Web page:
Combining Zinc with Quercetin, a flavonoid that acts as a Zinc ionophore, can significantly enhance Zinc's bioavailability. Zinc ionophores, like Quercetin, help transport Zinc into cells, improving its utilization within the body. This combination supports immune function and overall health. Quercetin facilitates the entry of Zinc into cells, allowing it to exert its full potential & range of health benefits much more effectively. However, taking these supplements together is crucial, as the absence of one can limit the effectiveness of the other. That’s why we formulated  Zinc Defense with Quercetin as an ionophore.

Holistic Strategies for Testosterone Health

Zinc Supplementation Protocols

Effective protocols for optimizing testosterone through Zinc supplementation involve combining Zinc with other vitamins and minerals, such as Vitamin D, Magnesium, and Vitamin C. These combinations can enhance the overall benefits and improve hormonal health.

Lifestyle choices play a significant role in maintaining Zinc and testosterone levels. A balanced diet rich in Zinc, regular exercise, limited alcohol consumption, and adequate sleep are essential. Stress management techniques, such as meditation and mindfulness, can also improve hormonal health by reducing cortisol levels, which can negatively impact testosterone.

Scientific evidence supports the link between Zinc and increased testosterone levels. Maintaining optimal Zinc levels is crucial for overall health, particularly for hormone production and regulation. Practical advice includes consuming a balanced diet rich in Zinc, considering supplementation if necessary, and adopting a healthy lifestyle.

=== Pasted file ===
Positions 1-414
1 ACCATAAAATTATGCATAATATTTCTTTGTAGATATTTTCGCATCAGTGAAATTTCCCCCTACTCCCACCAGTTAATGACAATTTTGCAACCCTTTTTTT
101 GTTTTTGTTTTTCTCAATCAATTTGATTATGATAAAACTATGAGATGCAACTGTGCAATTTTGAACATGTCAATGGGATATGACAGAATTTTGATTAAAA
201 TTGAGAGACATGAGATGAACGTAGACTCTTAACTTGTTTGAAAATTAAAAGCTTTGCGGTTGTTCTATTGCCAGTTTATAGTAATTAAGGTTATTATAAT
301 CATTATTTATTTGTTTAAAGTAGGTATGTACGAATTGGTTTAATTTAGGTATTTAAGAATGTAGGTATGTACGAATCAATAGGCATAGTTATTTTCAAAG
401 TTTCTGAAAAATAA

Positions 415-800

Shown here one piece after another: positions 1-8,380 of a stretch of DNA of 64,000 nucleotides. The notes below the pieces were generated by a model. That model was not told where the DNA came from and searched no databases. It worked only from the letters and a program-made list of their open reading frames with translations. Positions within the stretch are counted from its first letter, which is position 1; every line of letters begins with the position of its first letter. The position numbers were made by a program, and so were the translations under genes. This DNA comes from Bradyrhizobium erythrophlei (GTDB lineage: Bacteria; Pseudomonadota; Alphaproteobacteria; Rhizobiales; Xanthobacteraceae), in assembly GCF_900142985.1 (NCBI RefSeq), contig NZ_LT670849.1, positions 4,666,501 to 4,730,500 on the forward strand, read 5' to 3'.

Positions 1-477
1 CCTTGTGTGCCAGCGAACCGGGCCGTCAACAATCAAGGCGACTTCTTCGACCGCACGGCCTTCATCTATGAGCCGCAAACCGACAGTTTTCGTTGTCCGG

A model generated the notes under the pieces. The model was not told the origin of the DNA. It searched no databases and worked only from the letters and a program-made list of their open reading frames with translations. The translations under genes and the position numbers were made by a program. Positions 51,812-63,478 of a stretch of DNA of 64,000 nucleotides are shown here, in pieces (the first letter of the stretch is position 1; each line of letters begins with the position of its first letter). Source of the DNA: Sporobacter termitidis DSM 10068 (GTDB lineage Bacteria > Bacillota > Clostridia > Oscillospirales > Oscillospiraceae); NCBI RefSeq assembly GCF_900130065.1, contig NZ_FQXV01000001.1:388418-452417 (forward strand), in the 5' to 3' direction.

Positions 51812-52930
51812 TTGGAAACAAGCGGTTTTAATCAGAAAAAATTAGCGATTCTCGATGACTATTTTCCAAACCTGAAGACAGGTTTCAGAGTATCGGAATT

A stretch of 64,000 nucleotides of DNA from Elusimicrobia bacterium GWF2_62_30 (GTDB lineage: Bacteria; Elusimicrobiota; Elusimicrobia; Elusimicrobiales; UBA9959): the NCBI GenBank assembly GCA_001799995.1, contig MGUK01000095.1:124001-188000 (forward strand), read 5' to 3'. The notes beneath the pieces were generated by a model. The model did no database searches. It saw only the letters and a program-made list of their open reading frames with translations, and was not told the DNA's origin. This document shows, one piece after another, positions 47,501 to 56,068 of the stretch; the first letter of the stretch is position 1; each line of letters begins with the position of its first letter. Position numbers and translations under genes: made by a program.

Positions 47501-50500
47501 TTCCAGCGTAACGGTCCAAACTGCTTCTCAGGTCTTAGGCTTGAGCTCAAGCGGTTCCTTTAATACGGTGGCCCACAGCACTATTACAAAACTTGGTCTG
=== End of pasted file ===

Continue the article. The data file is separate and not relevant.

The most effective Zinc Supplement

Zinc Defense™ is a unique bio-enhanced formulation containing clinically-backed ingredients specifically designed to support your body's adaptive and innate immune function.

L-OptiZinc™ is a unique mineral-amino acid chelate which is capable of transporting Zinc across the membrane and into the cell where it is required most. This form of Zinc is proven to have 24% better absorption than Zinc Oxide.

Albion's® TRAACS® Copper Bisglycinate Chelate is paired with Zinc to create a powerful antioxidant enzyme for defense against oxidative stress while maintaining the body’s delicate Zinc-Copper balance.

Quercefit™ which is the most activated and bioavailable form of Quercetin in the world, is proven to enhance absorption by more than 20x resulting in a higher Zinc concentration in the body’s cells thanks to its role as an ionophore (Zinc transporter).

Clinically Effective Formula

  • Quercefit® is a highly bioavailable form of quercetin that uses phytosome technology, proven to significantly enhance absorption. 
  • Pairing L-OptiZinc® and Copper provides the ability to develop a crucial antioxidant enzyme - Copper-Zinc Superoxide Dismutase, a key defense mechanism against oxidative stress and free radical damage. 
  • Zinc is a key player in your body that supports immune function, while Copper is vital for functions such as energy production and blood cell formation.


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O’Dell, B. L. (2000). Role of Zinc in Plasma Membrane Function. Journal of Nutrition, 130(5), 1432S-1436S.

Beck, F. W., Prasad, A. S., Kaplan, J., Fitzgerald, J. T., & Brewer, G. J. (1997). Changes in cytokine production and T cell subpopulations in experimentally induced Zinc-deficient humans. American Journal of Physiology-Endocrinology and Metabolism, 272(6), E1002-E1007.

Hunt, J. R. (2003). Bioavailability of iron, Zinc, and other trace minerals from vegetarian diets. American Journal of Clinical Nutrition, 78(3), 633S-639S.

Prasad, A. S., Mantzoros, C. S., Beck, F. W., Hess, J. W., & Brewer, G. J. (1996). Zinc status and serum testosterone levels of healthy adults. Nutrition, 12(5), 344-348.